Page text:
From disappointment to joy, the journey has been a tumultuous one: Chitra Palekar

For professor Shalmalee Palekar, daughter of Amol Palekar, the verdict brings a right to live without fear; mother Chitra says fight has to continue

Written by Anuradha Mascarenhas | Published: September 7, 2018 12:43:27 am
Shalmalee Palekar with Chitra Palekar

A fantastic verdict. Decriminalising homosexuality is a crucial step that gives the right to live without fear and harassment,” says Dr Shalmalee Palekar, 46, who teaches post-colonial literature at University of Western Australia.

Daughter of actor Amol Palekar and Chitra Palekar, a filmmaker, Shalmalee came out after graduating from St Xavier’s College, Mumbai. “Decriminalisation is a crucial step in acknowledging the full humanity, dignity and equality of the LGBTQI people and the right to live without fear, violence and harassment,” added Shalmalee in an email interview.

Shalmalee, who is a published poet and performs with Funkier than Alice, a collective of three women and a cello, says the Supreme Court judgement won’t change attitudes and beliefs overnight, but will certainly help usher further progressive change.

“Achieving full legal rights and recognitions is the next step. No doubt this will take time, patience and lots more hard work. So, let’s take the time to rejoice and express a heartfelt thank you to all the tireless activists, lawyers and petitioners, everyone who has been fighting the good fight. Now, the way forward must continue,” she said.

Chitra, who was among the group of parents that had petitioned the court and made it a mission to spread awareness about the LGBTQI rights, is ecstatic. “The verdict and the beautiful language used has brought tears of joy to my eyes. The entire process has been so challenging, especially because of the waiting period. From disappointment to joy, the journey has been a tumultuous one. This morning, too, before the court could announce the judgement, I was tense. But, come what may, the fight has to continue,” says the filmmaker, who coordinated with Humsafar Trust, Rotary Clubs, Maharashtrian Mandals, schoolmates and several organisations to talk about her daughter’s story, the prejudices and why it was important to read down Section 377.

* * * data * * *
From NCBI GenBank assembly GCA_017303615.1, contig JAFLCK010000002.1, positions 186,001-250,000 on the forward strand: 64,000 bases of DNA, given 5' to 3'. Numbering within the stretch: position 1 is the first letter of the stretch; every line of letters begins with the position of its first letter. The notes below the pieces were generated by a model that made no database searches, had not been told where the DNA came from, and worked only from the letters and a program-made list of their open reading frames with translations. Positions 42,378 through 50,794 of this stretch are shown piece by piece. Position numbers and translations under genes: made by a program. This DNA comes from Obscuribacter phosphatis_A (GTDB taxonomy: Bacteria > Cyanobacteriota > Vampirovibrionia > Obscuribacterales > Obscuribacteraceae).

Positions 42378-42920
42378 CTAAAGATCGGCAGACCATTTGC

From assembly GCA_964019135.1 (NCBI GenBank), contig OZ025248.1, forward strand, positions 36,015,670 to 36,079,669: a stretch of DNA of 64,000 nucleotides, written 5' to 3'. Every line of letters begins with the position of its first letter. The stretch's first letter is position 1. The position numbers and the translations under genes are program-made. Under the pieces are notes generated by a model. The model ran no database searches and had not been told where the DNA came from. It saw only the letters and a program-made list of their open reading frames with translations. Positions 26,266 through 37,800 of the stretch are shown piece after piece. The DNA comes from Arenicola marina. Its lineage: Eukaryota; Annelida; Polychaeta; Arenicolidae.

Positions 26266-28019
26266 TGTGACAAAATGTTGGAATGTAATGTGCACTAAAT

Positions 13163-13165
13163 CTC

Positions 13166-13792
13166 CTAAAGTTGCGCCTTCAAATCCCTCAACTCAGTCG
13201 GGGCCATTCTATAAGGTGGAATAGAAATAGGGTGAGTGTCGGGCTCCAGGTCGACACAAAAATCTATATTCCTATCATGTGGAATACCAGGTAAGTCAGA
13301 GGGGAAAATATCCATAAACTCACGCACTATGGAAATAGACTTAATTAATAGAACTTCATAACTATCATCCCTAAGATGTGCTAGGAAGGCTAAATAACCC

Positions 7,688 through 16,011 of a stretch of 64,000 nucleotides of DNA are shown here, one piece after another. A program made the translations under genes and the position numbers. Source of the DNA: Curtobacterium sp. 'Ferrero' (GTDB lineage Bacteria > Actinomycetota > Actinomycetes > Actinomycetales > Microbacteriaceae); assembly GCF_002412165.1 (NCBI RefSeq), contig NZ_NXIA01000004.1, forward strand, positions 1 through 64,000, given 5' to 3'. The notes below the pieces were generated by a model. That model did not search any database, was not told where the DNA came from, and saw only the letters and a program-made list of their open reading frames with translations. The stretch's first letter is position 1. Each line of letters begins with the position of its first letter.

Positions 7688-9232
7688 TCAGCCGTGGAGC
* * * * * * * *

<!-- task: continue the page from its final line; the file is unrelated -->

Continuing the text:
“I still have to read the judgement and have managed to speak a bit to my daughter. What is so heartening is that all the judges have concurred and said that, except for the difference in sexuality, people are the same and should be accepted for what they are,” she said.

The veteran actor, Amol Palekar, recalled the time when he made the Marathi and English film Thaang (Quest) in 2006. The script was written by his wife, Sandhya Gokhale, and is about a woman who discovers that her husband is homosexual. “What I feel sad about is that such a lot of time has been wasted. The Delhi HC had decriminalised same-sex relationships in 2009 and the SC had reversed that. Today’s ruling is a welcome one. Whether my daughter is a lesbian or not is not the issue at all. I think it is up to all of us — progressive, educated and cultured people — to respect individual freedom so that we can ensure that this judgement moves forward. Political will also needs to push the SC judgement forward,” he said.

For Gokhale, also a lawyer, the verdict felt like one has “come back into the sunshine’. “I believe that the judges have been progressive. We have been witness to Shalmalee’s relationship with her partner which has been such a beautiful one,” Gokhale said.

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